Boys and reading

A boy readingIt’s kind of funny how writers keep sounding amazed that boys have such problems motivating themselves to read, and wondering, gosh, how to motivate them. Here’s an article from Library Administrator’s Digest, called, “Why aren’t little boys reading?” There’s not a whole lot of substance to the skimpy advice given here, which is a shame.

The article focuses on the findings of some focus groups of elementary-aged boys conducted by the Toledo-Lucas County (OH) Library, but they don’t reveal much of anything useful. The article says:

Early in the process, the library hosted two focus groups with local boys between the ages of 7 and 10. There were few surprises from these honest energetic youngsters. Boys tend to like nonfiction, action, adventures, graphic novels and stories about sports. The information gained at these sessions will help guide the library.

Um, well, duh. Any of us who have worked with boys knows these things. Wow – boys, in general, need brief, punchy, fact- or fantasy-oriented stuff. (As opposed to “real-life fiction” kinds of books, which many girls love, but boys not so much.) No surprise.

Then, as you can see if you read the article, they give several recommendations, such as “Construct library displays that will be of interest to boys,” without saying specifically what those displays might involve. C’mon – Superheroes? Inventions? Wild animals? It isn’t hard to come up with ideas, so why don’t they offer any? Is there a bias against nonfiction, and against comic-book-style fantasy, and another bias favoring “real-life” fiction, on the part of many librarians? I won’t say, but I’ll leave it to anyone reading this post to decide.

I think that there must be a lot of librarians who are still uncomfortable that lots of boys don’t want the same “easy” things that lots of girls want, and aren’t happy that boys need to be lured into things that are “bookish.” It really isn’t that difficult, though, to make the right kinds of books appealing.


You may have heard about the new Roald Dahl Funny Prize (I love that name) for works of children’s literary humor in the UK. If not, zip over right away and read this story in the online Guardian. I particularly like how this story ties children’s humor – which typically isn’t taken very seriously by children’s literature scholars, prize judges, and teachers – and literacy.

Lots of children – especially lots of boys in the middle grades – learn to read at least partly because they want to read books like Dahl’s and Dav Pilkey’s.

Here’s a quote from the story that I feel all of us in library land should read at least twice:

Moreover, humour is one of the best ways to make children into readers. Hence the source of support: Roald’s widow Liccy Dahl believes that not only did her husband think there was “nothing better than a row of giggling children”, but also that he longed for every child to be literate “and you can’t start them on Shakespeare”. Jokes are seductive. Rosen’s theory is that funny books liberate kids from their controlled lives – for the smaller ones by inverting what they know; for the older ones by puncturing teenage angst. And that the best funny books avoid improving morals.

It’s those kids, many of whom are boys, who really don’t want their “morals improved,” who are especially hard to reach, and who need to be told, “Hey, you can be literate and still be your cool and goofy self.” Although we don’t hear from Jon Scieszka in this British piece, I’m certain that he would be nodding along.

If you’ve been a librarian for more than a couple of years, you probably have memories connected to cassette tapes – circulating those book ‘n’ tape combinations; practicing your storytime songs or puppet shows or storytelling; or learning songs in your car on the way to work.

But those days are mostly over, and the cassette tape will soon join its brother, the 8-track, and its cousins, the 5 1/4 and 3 1/2-inch floppy disks and the VCR cassette, in the Misty Never-Never Land of Obsolete Technologies. This New York Times story, “Say So Long to an Old Companion… Cassette Tapes,” reminds us of what’s passing. It reflects on the things that made cassettes special, right to the end:

While the cassette was dumped long ago by the music industry, it has lived on among publishers of audio books. Many people prefer cassettes because they make it easy to pick up in the same place where the listener left off, or to rewind in case a certain sentence is missed….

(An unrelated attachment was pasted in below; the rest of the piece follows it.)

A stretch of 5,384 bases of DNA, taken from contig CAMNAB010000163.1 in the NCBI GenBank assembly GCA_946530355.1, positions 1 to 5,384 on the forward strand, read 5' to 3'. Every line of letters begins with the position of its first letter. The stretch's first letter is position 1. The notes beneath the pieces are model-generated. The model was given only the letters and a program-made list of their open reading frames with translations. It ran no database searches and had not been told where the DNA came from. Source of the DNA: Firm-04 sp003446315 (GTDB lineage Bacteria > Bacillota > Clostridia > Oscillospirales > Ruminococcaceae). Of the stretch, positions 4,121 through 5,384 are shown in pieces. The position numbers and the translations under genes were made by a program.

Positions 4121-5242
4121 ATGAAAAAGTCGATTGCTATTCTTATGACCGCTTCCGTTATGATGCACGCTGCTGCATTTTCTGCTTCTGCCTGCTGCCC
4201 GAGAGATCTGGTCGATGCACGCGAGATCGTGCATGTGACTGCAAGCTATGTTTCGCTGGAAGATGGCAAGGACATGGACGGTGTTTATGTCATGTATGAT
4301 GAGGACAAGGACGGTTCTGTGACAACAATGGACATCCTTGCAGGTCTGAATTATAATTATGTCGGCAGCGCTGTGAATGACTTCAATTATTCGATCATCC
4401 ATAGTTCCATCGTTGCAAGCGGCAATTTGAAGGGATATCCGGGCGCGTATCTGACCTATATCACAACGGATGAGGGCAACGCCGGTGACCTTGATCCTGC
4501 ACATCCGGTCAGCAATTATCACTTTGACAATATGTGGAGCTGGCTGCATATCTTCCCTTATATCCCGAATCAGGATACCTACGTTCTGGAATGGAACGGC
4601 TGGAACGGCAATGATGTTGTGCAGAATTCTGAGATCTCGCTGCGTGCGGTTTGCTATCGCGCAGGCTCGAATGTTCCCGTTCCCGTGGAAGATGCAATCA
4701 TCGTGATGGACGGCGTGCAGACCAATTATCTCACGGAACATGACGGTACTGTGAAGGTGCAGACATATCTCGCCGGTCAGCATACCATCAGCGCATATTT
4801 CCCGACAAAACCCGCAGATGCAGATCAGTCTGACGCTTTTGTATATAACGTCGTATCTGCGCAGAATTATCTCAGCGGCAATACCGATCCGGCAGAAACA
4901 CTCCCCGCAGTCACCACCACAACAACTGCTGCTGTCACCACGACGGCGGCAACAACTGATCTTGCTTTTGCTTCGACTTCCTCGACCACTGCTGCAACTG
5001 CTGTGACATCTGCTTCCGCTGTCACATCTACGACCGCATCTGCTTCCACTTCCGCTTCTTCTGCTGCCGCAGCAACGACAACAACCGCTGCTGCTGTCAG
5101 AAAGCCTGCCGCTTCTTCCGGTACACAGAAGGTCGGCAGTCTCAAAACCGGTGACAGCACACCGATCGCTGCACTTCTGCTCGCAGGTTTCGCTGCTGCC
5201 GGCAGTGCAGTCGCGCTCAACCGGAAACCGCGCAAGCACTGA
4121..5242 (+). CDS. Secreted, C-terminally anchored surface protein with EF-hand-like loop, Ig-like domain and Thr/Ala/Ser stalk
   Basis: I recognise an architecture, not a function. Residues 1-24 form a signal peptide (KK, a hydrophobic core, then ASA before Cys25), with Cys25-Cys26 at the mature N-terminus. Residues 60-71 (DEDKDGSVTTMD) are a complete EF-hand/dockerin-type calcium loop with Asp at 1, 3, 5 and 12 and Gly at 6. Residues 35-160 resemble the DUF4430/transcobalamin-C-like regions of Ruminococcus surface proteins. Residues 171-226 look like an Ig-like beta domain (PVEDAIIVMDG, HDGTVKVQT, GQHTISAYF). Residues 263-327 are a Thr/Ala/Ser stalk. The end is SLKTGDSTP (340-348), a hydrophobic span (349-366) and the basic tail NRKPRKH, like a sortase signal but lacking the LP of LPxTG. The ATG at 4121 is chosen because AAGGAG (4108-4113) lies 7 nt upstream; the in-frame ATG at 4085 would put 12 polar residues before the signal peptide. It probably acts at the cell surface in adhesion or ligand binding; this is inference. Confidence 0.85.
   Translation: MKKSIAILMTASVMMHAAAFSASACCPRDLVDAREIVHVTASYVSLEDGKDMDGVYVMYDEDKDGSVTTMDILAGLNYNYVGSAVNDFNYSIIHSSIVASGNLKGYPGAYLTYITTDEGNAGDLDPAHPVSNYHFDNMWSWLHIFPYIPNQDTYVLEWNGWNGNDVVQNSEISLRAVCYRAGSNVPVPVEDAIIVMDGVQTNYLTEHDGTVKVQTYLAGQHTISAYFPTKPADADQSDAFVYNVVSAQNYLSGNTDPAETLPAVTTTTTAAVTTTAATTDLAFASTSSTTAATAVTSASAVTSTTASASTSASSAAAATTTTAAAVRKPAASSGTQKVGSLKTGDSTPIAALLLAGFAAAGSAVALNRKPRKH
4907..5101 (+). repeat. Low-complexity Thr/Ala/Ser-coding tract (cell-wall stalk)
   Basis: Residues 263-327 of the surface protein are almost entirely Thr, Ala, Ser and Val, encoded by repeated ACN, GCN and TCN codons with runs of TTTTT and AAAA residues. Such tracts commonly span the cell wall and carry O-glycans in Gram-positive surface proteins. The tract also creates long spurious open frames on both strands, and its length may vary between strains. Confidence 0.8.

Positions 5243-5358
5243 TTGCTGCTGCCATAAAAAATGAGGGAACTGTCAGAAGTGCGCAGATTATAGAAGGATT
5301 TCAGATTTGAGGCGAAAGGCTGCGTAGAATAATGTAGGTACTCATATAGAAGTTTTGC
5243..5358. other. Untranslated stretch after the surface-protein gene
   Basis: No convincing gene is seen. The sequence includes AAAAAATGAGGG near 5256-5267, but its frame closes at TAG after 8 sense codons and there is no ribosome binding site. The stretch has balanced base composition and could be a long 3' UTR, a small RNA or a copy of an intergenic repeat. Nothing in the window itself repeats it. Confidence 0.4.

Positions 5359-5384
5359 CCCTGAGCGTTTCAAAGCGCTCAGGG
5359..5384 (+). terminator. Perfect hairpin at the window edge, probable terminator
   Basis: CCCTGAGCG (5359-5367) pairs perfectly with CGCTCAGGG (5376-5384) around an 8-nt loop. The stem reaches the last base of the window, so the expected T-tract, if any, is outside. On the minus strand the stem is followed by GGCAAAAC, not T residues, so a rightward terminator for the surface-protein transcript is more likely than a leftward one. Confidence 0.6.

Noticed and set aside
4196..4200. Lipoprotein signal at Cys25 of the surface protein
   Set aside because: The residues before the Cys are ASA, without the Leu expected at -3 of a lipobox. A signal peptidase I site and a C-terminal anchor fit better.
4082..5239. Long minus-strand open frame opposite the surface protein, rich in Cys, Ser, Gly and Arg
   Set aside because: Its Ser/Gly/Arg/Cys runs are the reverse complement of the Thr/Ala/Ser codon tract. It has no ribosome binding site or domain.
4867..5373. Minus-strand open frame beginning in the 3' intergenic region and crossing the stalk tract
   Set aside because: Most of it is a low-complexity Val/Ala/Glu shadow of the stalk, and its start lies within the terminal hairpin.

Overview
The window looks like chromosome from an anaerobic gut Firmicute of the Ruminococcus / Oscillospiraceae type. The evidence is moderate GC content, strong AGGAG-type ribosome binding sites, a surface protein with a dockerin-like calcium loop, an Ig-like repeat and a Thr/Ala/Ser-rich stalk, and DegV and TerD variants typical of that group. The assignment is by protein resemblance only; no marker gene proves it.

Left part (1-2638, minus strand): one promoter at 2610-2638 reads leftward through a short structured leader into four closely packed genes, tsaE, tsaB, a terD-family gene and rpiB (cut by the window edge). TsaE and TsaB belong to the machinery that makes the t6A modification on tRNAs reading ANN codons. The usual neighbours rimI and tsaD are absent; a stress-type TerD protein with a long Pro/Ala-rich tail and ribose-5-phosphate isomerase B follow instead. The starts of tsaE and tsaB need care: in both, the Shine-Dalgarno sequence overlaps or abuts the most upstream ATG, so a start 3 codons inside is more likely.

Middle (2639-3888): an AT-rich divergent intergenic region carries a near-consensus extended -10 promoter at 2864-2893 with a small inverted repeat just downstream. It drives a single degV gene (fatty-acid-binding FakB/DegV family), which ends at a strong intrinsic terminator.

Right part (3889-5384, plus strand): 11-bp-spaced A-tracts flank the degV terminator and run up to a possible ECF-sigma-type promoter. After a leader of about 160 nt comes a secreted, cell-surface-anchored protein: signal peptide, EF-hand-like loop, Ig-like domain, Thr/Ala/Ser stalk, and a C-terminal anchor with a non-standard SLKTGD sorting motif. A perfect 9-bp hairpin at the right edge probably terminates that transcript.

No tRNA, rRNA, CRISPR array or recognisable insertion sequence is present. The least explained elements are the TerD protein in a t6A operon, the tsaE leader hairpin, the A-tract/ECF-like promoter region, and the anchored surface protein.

Cassettes have limped along for some time, partly because of their usefulness in recording conversations or making a tape of favorite songs, say, for a girlfriend. But sales of portable tape players, which peaked at 18 million in 1994, sank to 480,000 in 2007, according to the Consumer Electronics Association. The group predicts that sales will taper to 86,000 in 2012.

That’s the end of the line for cassettes, but can you guess where cassettes hung on longer than anywhere else? In libraries, of course. Libraries accept and give up technologies reluctantly (why do you think it took libraries 12 years or so to get into video gaming?), and this story reminds us how perfect cassettes have always been for one important kind of library material:

…for audio books, the cassette is an oddly elegant medium: you can eject it from your car, carry it home and stick it in a boombox, and it will pick up in the same place, an analog feat beyond the ability of the CD.

In the 80s and 90s I spent a lot of time on the children’s room reference desk putting boys (and girls, but mostly boys) who were reluctant readers together with an unabridged cassette copy of books like Gary Paulsen’s Hatchet or C.S. Lewis’s The Lion, the Witch and the Wardrobe along with the book itself. “Have them read the book while they’re listening to the tape,” I’d tell their moms, and many of those moms came back, smiling and saying, “He read the whole book! Do you have any more of those tapes?”

Now those books are all on CD, and soon they’ll all be downloadable. I certainly don’t feel as if future generations will lose much by never having experienced the cassette. But I will miss them – I remember, as the article mentions, making mix tapes of favorite songs for girlfriends, and practicing lines for my puppet programs on cassettes. I also remember all those times my old cassette player pulled the tape out of the cassette (I had a car player that especially used to do that), and I’d have to eject that jumbled mess of tape carefully and wind it back into the cassette with my fingernail.

Do you remember doing that? Digital files aren’t quite the same…

Several times, I’ve pointed out the Reading Rockets site from WETA Public TV as a good place for library folks who work with kids to visit. I wanted to point out a couple of worthwhile articles on Reading Rockets that you might find worth a read.

One is called “Making Reading Relevant: Read, Learn, and Do!” For adults working with K-3 kids, it offers several activities that turn what’s in a book into a real experience. Don’t pass up any chance to let parents and other caregivers know that “making reading relevant,” putting printed words together with large motor skill activities and 3-D objects, is one of the most important things they can do – especially for boys, who are often behind girls in language development skills, and especially for kids whose parents have less education.